Purpose: In 2017, Saudi Arabia introduced a 120% tax on energy drinks and a 50% tax on soft drinks. The impact of this policy on the consumption of sugar-sweetened beverages (SSB) among schoolchildren is not known in this country. The present study evaluated the impact of the excise tax on SSB consumption in the tri-city metropolitan area of Dammam-Khobar-Dhahran, Eastern Province, Saudi Arabia.
Keywords: energy drinks, sugar consumption, sugar-sweetened beverages, sugar tax
Materials and Methods: A repeated cross-sectional design was used to examine the difference between pre- and post-tax SSBs consumption among schoolchildren (12–14 years old) in Dammam-Khobar-Dhahran cities. A beverage-consumption frequency questionnaire was completed by 453 participants before the tax implementation and 334 participants after the tax implementation. The tax on soft drinks was increased by 50% and on energy drinks by 120%. Pre-tax data were collected in May 2017 and post-tax data in April 2018.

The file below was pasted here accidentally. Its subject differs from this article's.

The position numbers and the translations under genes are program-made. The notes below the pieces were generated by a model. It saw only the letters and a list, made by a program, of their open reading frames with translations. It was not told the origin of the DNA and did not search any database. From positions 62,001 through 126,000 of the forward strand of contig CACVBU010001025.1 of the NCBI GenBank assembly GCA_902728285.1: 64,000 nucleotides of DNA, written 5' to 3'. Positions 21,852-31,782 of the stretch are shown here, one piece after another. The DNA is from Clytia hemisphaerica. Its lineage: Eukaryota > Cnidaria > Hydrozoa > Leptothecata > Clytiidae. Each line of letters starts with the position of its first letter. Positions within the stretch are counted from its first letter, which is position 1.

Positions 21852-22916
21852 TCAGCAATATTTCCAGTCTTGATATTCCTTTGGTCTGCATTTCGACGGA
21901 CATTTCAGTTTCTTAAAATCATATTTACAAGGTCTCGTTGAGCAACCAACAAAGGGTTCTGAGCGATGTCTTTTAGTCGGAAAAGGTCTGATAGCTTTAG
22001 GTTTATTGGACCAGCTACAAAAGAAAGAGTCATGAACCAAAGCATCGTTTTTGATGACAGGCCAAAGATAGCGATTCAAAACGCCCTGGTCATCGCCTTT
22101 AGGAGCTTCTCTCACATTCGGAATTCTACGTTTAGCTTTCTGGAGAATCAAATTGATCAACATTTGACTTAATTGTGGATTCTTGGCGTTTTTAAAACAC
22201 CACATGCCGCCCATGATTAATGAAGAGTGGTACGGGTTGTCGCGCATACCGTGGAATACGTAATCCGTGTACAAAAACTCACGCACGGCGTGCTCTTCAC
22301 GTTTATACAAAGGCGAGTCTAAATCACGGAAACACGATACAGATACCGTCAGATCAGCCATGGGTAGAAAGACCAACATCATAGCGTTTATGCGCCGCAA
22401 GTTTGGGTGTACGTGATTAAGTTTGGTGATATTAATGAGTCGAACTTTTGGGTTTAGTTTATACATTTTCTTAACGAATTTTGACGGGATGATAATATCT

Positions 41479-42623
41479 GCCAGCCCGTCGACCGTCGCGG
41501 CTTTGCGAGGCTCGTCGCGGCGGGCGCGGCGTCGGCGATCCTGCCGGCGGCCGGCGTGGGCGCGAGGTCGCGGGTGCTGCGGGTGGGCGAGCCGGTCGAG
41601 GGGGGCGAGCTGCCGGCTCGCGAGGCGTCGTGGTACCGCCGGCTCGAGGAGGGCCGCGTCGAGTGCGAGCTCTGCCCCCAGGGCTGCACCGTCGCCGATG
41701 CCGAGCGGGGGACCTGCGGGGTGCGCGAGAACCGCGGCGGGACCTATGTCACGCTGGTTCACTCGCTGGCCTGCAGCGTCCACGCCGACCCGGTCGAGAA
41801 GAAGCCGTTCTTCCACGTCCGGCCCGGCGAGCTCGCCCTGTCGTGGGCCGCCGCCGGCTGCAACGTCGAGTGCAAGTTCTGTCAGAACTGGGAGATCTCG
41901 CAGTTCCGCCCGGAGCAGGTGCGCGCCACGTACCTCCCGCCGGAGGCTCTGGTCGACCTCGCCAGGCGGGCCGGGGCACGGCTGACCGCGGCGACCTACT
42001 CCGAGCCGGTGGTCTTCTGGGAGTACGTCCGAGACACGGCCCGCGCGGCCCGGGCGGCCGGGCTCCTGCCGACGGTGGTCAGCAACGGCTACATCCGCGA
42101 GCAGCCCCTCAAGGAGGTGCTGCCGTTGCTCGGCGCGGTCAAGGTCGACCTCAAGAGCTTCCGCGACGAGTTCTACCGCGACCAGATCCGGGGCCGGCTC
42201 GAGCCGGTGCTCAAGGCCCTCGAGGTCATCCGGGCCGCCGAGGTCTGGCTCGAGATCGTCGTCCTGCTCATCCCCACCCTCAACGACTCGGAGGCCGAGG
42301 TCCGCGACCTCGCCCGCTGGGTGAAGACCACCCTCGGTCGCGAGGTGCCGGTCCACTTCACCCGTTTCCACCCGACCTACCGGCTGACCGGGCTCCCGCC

Results: The proportion of participants who consumed energy drinks was 46.1% (95% CI: 42-51) before tax implementation, decreasing to 38.4% (95% CI: 33-44) after tax implementation, a reduction of nearly 8%. 92.5% (95% CI: 90-95) of the participants consumed soft drinks before tax implementation and 94.6% (95% CI: 92-97) did so after tax implementation, an increase of about 2%.
Conclusions: The study showed no statistically significant impact of tax implementation on the consumption of energy drinks and soft drinks in this sample of children.